Dr. Weiss discusses cases of xenoglossy.

For those who remain skeptical of the ability to tap into past lives, Dr. Weiss points to reported cases of xenoglossy—in which people fluently speak languages they had no knowledge of prior to their regression.

Dr. Weiss says he experienced a case like this with a Chinese surgeon who spoke no English when he met her. The surgeon didn't suffer from any phobias or other symptoms, but just wanted the experience, he says.

When they began her regression, Dr. Weiss says, they used an interpreter. "So we're doing this and she's in 1850 in Northern California having this argument with her husband and she begins to speak in very fluent and colorful English. And the translator doesn't realize at first what's happening so he begins translating the whole thing back into Chinese for me. So I have to say, 'Stop it. I understand  the English.' And then the look on his face—because she couldn't even say hello 20 minutes before that—he's ready to faint."
Dr. Oz discusses DNA and déjá vu.

Dr. Oz says some recollections may be explained by déjá vu. "I have patients that have chronic déjá vu," he says. "They won't go see their doctor because they think they've actually been there. It's a true syndrome. ... We actually know that you can stimulate some kinds of memories."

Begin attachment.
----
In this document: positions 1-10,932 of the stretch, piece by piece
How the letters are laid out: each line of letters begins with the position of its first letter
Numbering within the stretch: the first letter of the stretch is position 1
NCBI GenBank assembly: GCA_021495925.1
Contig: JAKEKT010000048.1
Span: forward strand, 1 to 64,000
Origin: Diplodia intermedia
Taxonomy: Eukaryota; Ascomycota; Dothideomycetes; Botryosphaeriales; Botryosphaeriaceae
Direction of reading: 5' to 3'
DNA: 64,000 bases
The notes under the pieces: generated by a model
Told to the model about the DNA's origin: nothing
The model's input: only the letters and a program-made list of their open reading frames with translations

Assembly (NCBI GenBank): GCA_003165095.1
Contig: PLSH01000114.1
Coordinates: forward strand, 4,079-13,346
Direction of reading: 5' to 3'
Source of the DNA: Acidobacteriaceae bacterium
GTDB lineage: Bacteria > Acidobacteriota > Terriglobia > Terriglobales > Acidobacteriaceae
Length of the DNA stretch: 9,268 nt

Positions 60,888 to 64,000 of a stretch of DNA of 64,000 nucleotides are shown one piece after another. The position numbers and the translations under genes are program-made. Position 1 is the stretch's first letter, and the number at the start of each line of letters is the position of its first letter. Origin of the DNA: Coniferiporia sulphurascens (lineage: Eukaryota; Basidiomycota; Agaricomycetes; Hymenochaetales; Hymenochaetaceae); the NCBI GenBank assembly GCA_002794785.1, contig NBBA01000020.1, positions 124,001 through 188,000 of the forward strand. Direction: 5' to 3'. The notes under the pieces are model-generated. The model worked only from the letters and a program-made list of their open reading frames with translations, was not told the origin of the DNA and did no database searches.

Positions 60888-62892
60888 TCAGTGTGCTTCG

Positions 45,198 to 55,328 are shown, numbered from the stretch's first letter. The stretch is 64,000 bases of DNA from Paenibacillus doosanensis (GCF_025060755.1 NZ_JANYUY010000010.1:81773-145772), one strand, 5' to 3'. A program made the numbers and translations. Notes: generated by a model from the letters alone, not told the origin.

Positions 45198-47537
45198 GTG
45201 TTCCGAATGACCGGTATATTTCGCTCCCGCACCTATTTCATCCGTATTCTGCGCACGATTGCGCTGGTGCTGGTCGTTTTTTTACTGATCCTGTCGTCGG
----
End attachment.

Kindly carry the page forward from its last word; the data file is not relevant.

When Dr. Oz meets people who seem to have emotional and intellectual connections to places they've never visited, he says he starts looking for paranormal explanations. "I think it's very healthy for us to take a crowbar, which is what we're doing on this show, and just pry the lid off our belief that everything around us is so rational," he says. "We are hardwired to deal with very real things in front of us because that kept us alive 100 years ago, 1,000 years ago and last year, but I think we're able to go past that."

Recent innovations have allowed researchers to study human DNA strands, but Dr. Oz says we still don't know what most of our genetic makeup means. "[Roughly] 97 percent of our DNA is called junk DNA. Believe me, it's not junk," he says. "There's no reason for you to have DNA strands that don't have any meaning. There is meaning there. We just don't know it, and some of that may actually be hereditary memories—the insights into events our species has collected."